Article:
TEN REASONS Why I Fell in Love With Madrid:
10. I love the Metro system in Madrid. Puts the T to shame.
9. I love the Starbucks employee who would always give me free muffins just because I’m Taiwanese and I try to (somewhat) speak Spanish.
8. I love the random Chinese conversations that I have on the Metro with Chinese emigrants to the city.
7. I love the 75 degree afternoons.
6. I love the 18 year old drinking age. And the fact that wine in Spain is not just an excuse for people to get wasted.
5. I love how lunch is at 2, and dinner is at 9.
4. I love how the stores are always open at night.
3. I love Spanish food. Paella. Cocido. Fried artichokes.
2. I love my “Spanish family” in Madrid.
1. I love Madrid just because of the way it is.
My Last Two Weeks in Spain, and Thoughts:
Doing a study abroad is kind of like matchmaking. For one month (or semesters – in a “real” study abroad), you’re paired with a family, a city, and an environment that you have little to no idea about. During the remainder of your time there, you figure out when the Metro comes, you find out which shop has the best churros con chocolate, and slowly, paso a paso, you adjust to the lifestyle.
I spent the eleven days between my last final and January 3 in Taiwan – and then right after, I came back to MIT in anticipation to leave for Spain (after spending one night in my dorm). I must admit, on the night of January 3 (I left for Spain on January 4), I had no idea what I should expect about my stay in Spain. On a whim, I youtubed “Madrid” and started looking at the videos that came up – trying to formulate some expectations about the city that I would be spending a month in. Most of the videos showed some elegant parks (like Parque del Buen Retiro – Madrid’s most famous park), forbidding edifices (like Palacio Real – the largest palace in Europe), or distinguished museums (like Museo del Prado – best known for its collection of paintings) – but of course, I knew what none of them were called at that time.
I could hardly contain my excitement as I stepped off the airplane at Amsterdam. For me, this was my first time in Europe, and I was eager to see what Europe was like (well, okay, the airport is not exactly the best representation of Europe =p). I browsed the duty-free shops, and thought about Spain and also the Spanish class I would be taking (!! Don’t forget that it wasn’t a complete 100% vacation =p). For me, I haven’t done Spanish classes since the first semester of senior year, and to be honest, my high school Spanish class wasn’t of the greatest calibre either. What would I think about the Spanish instruction at MIT? What would 4 weeks of intensive language classes be like?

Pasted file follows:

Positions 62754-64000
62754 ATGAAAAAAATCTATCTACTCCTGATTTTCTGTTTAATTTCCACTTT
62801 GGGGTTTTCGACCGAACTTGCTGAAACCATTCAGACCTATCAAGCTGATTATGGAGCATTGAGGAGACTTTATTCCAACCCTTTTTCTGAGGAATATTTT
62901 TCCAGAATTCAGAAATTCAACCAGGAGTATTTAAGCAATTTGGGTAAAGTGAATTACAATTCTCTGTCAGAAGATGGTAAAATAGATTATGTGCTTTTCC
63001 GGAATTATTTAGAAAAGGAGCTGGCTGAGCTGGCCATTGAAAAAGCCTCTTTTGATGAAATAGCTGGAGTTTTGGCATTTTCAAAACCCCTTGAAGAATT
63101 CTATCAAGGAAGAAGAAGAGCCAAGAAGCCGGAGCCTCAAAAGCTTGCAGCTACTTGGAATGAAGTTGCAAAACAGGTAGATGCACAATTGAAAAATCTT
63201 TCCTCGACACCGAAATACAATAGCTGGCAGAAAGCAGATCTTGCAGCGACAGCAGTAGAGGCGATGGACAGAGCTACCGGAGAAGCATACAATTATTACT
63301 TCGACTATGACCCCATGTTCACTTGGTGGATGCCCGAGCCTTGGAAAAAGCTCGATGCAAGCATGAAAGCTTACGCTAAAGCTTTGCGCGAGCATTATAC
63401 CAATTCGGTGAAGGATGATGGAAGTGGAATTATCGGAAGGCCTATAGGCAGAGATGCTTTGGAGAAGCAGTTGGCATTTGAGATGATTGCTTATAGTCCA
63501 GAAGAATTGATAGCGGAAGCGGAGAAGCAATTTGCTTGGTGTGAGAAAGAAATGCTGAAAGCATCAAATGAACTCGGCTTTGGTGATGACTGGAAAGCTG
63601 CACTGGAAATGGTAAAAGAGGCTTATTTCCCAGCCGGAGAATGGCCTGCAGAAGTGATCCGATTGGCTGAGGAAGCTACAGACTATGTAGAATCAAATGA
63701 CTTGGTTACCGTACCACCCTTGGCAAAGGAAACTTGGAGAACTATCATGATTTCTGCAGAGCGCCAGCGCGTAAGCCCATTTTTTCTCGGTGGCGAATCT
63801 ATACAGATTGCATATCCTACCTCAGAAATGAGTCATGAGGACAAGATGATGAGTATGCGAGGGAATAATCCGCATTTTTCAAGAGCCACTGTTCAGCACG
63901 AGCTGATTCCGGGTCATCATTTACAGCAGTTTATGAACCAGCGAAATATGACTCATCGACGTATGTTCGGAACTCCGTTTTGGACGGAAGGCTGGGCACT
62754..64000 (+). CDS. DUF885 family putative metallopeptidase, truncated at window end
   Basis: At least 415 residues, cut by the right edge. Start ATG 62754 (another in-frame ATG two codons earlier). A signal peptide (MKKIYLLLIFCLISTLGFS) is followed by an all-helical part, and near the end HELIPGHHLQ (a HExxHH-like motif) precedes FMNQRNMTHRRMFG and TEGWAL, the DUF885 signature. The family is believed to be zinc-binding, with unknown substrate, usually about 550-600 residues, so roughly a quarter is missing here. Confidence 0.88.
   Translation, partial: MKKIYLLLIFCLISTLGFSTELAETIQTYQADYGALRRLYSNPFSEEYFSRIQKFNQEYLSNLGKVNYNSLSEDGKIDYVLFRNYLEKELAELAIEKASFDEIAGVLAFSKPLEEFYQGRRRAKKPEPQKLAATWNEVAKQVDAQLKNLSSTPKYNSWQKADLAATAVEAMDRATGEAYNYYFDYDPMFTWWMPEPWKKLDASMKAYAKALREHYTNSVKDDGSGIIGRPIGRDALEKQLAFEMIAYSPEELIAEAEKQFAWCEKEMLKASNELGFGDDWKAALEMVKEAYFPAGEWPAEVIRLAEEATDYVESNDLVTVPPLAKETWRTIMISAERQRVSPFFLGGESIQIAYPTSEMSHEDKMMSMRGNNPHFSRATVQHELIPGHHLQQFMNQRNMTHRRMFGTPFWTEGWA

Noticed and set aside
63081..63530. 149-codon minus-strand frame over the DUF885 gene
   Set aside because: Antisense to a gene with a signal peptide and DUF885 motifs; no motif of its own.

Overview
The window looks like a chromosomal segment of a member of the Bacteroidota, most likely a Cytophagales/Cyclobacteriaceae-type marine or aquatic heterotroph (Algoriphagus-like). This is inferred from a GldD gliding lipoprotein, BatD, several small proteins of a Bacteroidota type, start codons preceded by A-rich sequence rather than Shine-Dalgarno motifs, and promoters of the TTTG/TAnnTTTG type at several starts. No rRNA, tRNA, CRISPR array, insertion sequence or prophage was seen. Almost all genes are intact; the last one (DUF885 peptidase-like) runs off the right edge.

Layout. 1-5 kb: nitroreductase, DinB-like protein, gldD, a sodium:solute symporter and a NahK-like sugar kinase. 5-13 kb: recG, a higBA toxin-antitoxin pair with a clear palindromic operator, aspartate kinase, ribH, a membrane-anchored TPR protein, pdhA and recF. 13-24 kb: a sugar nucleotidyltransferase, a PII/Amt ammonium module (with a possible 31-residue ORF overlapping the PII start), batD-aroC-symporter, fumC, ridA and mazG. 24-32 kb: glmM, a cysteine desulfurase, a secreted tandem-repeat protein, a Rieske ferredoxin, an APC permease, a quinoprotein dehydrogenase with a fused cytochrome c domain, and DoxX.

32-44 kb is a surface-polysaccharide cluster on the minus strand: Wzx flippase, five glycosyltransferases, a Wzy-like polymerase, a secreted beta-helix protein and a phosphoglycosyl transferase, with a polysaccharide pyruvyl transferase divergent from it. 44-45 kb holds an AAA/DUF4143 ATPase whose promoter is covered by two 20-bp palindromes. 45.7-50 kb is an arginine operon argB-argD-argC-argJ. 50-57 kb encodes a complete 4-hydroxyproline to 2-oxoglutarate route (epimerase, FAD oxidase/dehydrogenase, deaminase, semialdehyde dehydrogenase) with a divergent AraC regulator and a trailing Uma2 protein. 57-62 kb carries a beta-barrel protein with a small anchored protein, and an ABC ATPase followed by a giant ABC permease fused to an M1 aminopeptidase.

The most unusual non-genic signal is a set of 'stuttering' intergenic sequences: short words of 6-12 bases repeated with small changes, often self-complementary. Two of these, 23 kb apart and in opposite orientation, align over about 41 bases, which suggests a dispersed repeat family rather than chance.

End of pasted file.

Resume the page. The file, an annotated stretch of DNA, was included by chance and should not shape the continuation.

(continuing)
When we (me and another girl from my program that I met on the airplane) finally got to Madrid, we could not find our contact (who was supposed to give us directions on getting to our respective houses), so we wandered in the airport reception hall for an hour or so (we eventually ended up finding him, though). After the instructions and whatnot, I finally set off towards my house. The house wasn’t hard to find (once you figure out how Spanish addresses are written – for example: C/ Santa María 67 4 Izq would mean 67, Santa Maria St., Fourth Floor on the Left – also! in Spain, what we consider to be the “first floor” is actually called planta baja (ground floor) and their primera planta (first floor) is actually our second floor). With some nervousness, I rung the doorbell to the apartment and the caretaker came and asked me what I wanted. With (really bad) Spanish, I explained who I was looking for, and he directed me upstairs.
Now, with A LOT MORE nervousness, I rung the doorbell to the house, and waited for a response. For ten minutes, no one responded, and I started wondering whether I had the wrong address. After triple-checking, I was completely sure that I was right, and my host was just not at home. Great. I have a 35-pound suitcase with me and I wasn’t going to sit here waiting the whole night for him to come back! I have to drop off my suitcase here and then come back later, once I know what the deal is with my host. Then the problem came. How the heck am I supposed to explain that I need to drop off my suitcase here and I will come back at night to the caretaker of the apartment?! (Remember, at this point, my Spanish was atrocious from lack of practice).